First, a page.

Technology

Look after

One of the first signs of being passionate something is when you begin to feel. I used to live with someone who told me that you have to see a motorbike as a person. I bought one end of last year and he told me that I need to get a better exhaust so she can breathe better. I need to service this and that, occasionally give her a good clean.

At first the mention of seeing this piece of steel as a person, made me wrinkle my nose in confusion. As he went on I began to see the relevance. Your important possessions you need to maintain and nurture. I’m no master of the motorbike, however put me behind a computer and my eyes light up much the same.

When I left school my parents bought me a computer as a good-luck-out-there present. That same motherboard lasted me four years. That’s an eternity in the PC world. Think of owning a pair of shoes for 5 years (i.e. ones you use everyday) and you’re on the right track. My mother used to utter a phrase to me, every time something more valuable came into my reach. She simply said, “Look after.” I used to roll my teenage eyes back in angst, when that phrase came out. Now I look at it I can see EXACTLY the meaning behind it. I no longer look like I’m having a small seizure either.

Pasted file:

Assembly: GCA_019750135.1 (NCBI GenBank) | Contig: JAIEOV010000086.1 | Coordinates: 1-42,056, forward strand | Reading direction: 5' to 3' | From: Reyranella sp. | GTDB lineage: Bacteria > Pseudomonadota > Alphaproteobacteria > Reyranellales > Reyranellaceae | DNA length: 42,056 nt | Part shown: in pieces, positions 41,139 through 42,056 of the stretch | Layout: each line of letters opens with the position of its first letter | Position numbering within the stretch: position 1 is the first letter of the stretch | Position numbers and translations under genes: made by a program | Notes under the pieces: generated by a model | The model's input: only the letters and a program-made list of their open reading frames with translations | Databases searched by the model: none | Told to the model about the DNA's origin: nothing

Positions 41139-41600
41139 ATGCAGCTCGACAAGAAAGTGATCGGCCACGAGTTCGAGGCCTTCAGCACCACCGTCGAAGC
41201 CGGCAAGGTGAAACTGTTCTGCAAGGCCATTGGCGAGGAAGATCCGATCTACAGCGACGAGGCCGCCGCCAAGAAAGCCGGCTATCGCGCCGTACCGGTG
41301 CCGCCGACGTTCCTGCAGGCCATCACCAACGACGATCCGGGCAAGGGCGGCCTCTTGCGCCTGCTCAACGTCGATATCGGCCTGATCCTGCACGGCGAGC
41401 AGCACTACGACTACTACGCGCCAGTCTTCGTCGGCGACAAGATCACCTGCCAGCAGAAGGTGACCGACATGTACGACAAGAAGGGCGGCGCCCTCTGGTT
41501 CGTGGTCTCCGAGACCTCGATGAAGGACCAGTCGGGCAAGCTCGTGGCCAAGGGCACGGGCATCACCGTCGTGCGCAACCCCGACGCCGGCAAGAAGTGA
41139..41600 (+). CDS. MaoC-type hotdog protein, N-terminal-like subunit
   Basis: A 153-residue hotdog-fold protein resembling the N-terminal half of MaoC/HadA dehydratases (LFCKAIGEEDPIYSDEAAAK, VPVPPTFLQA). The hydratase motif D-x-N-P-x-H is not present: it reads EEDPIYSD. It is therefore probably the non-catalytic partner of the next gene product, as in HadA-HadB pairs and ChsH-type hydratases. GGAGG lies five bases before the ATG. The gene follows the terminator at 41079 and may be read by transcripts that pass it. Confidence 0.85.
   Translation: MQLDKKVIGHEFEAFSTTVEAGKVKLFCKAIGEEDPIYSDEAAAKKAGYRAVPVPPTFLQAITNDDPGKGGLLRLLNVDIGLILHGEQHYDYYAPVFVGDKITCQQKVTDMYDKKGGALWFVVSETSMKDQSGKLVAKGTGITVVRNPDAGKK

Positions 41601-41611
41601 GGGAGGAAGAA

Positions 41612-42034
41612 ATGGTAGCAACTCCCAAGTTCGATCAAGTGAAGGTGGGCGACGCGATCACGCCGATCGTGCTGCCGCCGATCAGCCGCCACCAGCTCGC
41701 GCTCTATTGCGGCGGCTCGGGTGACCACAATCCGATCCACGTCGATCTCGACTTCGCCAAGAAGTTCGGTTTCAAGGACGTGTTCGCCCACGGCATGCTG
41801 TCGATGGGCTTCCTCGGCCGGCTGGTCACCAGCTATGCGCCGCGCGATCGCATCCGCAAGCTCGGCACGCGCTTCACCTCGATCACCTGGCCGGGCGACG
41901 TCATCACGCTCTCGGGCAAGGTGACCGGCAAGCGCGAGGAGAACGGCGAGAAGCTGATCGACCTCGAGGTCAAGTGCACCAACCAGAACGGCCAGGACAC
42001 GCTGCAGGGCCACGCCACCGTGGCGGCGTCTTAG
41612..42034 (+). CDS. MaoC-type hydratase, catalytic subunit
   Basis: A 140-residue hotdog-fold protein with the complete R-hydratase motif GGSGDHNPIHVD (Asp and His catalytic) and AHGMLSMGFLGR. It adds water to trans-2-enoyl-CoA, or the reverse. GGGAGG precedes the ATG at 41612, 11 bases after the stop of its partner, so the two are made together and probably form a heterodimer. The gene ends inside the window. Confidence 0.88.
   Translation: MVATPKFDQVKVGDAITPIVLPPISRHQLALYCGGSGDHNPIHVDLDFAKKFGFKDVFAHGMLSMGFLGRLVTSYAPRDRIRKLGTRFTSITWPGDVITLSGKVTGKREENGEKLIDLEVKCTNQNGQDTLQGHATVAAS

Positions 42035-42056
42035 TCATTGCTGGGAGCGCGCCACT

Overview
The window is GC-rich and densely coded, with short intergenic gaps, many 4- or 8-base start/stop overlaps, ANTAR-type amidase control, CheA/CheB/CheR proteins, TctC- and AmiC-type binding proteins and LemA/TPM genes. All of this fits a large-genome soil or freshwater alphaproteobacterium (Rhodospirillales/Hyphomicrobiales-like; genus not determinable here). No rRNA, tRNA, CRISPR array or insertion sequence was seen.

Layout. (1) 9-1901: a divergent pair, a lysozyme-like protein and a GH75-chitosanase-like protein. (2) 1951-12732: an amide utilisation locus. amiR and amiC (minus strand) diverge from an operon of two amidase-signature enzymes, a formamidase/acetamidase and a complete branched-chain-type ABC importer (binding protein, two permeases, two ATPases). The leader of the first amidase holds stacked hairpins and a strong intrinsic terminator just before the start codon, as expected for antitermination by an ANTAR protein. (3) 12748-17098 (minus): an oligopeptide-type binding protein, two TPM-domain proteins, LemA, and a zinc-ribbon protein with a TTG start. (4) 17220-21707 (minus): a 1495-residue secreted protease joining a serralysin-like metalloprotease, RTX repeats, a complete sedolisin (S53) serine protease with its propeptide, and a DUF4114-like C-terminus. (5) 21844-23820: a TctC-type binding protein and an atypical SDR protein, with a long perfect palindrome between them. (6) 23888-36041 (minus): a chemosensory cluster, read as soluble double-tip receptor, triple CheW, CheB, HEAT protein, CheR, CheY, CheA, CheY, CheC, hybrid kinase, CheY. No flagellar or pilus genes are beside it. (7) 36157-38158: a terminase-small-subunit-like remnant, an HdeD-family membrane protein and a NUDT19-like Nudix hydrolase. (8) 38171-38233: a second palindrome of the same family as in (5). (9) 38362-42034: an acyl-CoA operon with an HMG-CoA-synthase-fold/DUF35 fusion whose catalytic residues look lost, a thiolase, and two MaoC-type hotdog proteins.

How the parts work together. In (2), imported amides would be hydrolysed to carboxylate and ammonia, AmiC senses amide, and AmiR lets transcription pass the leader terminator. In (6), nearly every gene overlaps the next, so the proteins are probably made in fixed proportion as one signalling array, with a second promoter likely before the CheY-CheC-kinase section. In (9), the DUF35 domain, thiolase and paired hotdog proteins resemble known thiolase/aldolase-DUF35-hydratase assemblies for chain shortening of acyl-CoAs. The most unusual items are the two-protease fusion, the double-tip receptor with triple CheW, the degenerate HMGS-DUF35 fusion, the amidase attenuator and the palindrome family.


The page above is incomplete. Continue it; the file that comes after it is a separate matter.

I’ve seen so many people throw down there laptops, or just leave it running down to the last morsels of cache. Here’s a better example… Ever owned a laptop and left it plugged into the charger over night? That’s bad. Very baaaad. If you’re nodding your head it’s time to repent and allow the lithium cycles in your battery to themselves. Every battery (in an ideal world) will run from a vibrant 100% charged to a pitiful 0-10%, every day. For arguments sake a battery comes with 1500 cycles. That means fifteen hundred chances at holding charge for you, while you scamper off to meetings.